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Noelia P Di Giorgio, Marianne Bizzozzero-Hiriart, Carlos Libertun, and Victoria Lux-Lantos

Neuroendocrine control of reproduction involves the interplay of various factors that become active at some point along development. GnRH is the main neurohormone controlling reproduction and among the most important inputs modulating GnRH synthesis/secretion are GABA and kisspeptins. These interactions of GABA and kisspeptin in the control of GnRH secretion can take place by the presence of the receptors of both factors on the GnRH neuron or alternatively by the actions of GABA on kisspeptin neurons and/or the actions of kisspeptin on GABA neurons. Kisspeptin acts on the Kiss1R, a seven transmembrane domain, Gαq/11-coupled receptor that activates phospholipase C, although some Gαq/11-independent pathways in mediating part of the effects of Kiss1R activation have also been proposed. GABA acts through two kinds of receptors, ionotropic GABAA/C receptors involving a chloride channel and associated with fast inhibitory/stimulatory conductance and metabotropic GABAB receptors (GABABR) that are Gi/0 protein linked inducing late slow hyperpolarization. In this review, we aim to summarize the different ways in which these two actors, kisspeptin and GABA, interact to modulate GnRH secretion across the reproductive lifespan.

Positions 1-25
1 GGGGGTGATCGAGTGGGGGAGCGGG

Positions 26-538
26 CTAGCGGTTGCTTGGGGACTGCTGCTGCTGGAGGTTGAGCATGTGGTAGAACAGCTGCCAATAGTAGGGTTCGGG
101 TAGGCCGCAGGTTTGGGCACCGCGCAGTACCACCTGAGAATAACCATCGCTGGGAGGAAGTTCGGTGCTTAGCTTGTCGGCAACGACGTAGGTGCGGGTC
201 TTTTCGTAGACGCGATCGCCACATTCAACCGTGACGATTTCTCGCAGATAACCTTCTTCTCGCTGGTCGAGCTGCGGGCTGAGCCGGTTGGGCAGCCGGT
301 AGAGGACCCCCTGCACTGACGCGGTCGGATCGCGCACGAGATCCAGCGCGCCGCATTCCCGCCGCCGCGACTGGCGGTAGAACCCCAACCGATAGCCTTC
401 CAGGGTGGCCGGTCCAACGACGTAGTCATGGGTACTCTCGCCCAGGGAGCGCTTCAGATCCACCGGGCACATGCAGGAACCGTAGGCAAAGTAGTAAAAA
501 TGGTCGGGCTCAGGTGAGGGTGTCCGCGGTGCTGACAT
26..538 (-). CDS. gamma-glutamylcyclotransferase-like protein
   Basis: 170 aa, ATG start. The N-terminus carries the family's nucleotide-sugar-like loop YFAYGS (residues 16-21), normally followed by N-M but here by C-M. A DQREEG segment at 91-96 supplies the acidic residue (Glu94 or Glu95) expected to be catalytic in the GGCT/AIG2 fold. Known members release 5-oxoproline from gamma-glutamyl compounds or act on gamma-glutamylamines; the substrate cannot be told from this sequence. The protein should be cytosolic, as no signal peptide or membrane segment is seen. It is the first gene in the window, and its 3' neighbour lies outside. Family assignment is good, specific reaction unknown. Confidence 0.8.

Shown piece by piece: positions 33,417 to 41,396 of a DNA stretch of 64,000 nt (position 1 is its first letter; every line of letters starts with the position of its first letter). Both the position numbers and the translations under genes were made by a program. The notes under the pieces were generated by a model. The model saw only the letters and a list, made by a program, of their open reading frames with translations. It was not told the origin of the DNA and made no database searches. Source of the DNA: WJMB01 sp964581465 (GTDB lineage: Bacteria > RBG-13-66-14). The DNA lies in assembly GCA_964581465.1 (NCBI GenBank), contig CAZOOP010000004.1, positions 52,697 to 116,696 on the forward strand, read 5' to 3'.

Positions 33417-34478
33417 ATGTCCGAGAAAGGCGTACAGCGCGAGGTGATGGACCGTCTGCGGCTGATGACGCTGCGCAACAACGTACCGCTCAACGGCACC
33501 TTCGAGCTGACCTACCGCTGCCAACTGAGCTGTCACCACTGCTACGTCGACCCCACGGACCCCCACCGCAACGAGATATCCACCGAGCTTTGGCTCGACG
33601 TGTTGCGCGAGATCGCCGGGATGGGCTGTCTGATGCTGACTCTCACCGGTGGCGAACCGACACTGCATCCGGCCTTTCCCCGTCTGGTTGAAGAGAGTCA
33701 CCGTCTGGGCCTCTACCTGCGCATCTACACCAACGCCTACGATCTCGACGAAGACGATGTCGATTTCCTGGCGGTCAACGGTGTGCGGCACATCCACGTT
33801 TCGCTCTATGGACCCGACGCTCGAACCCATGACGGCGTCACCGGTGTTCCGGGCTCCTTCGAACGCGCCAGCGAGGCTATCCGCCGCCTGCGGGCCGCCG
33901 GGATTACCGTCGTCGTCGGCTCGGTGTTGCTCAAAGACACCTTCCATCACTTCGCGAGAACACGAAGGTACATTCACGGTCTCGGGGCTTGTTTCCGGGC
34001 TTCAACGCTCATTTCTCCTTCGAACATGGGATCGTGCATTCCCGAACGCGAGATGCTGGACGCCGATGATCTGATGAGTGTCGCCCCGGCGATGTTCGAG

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Christine Tang, Kelly Marchand, Loretta Lam, Victoria Lux-Lantos, Sandra M Thyssen, June Guo, Adria Giacca, and Edith Arany

Dietary protein restriction during pregnancy and lactation in rats impairs β-cell function and mass in neonates and leads to glucose intolerance in adult offspring. Maternal taurine (Tau) supplementation during pregnancy in rats restores β-cell function and mass in neonates, but its long-term effects are unclear. The prevention of postnatal catch-up growth has been suggested to improve glucose tolerance in adult offspring of low-protein (LP)-fed mothers. The objective of this study was to examine the relative contribution of β-cell dysfunction and insulin resistance to impaired glucose tolerance in 130-day-old rat offspring of LP-fed mothers and the effects of maternal Tau supplementation on β-cell function and insulin resistance in these offspring. Pregnant rats were fed i) control, ii) LP, and iii) LP+Tau diets during gestation and lactation. Offspring were given a control diet following weaning. A fourth group consisting of offspring of LP-fed mothers, maintained on a LP diet following weaning, was also studied (LP-all life). Insulin sensitivity in the offspring of LP-fed mothers was reduced in females but not in males. In both genders, LP exposure decreased β-cell function. Tau supplementation improved insulin sensitivity in females and β-cell function in males. The LP-all life diet improved β-cell function in males. We conclude that i) maternal Tau supplementation has persistent effects on improving glucose metabolism (β-cell function and insulin sensitivity) in adult rat offspring of LP-fed mothers and ii) increasing the amount of protein in the diet of offspring adapted to a LP diet after weaning may impair glucose metabolism (β-cell function) in a gender-specific manner.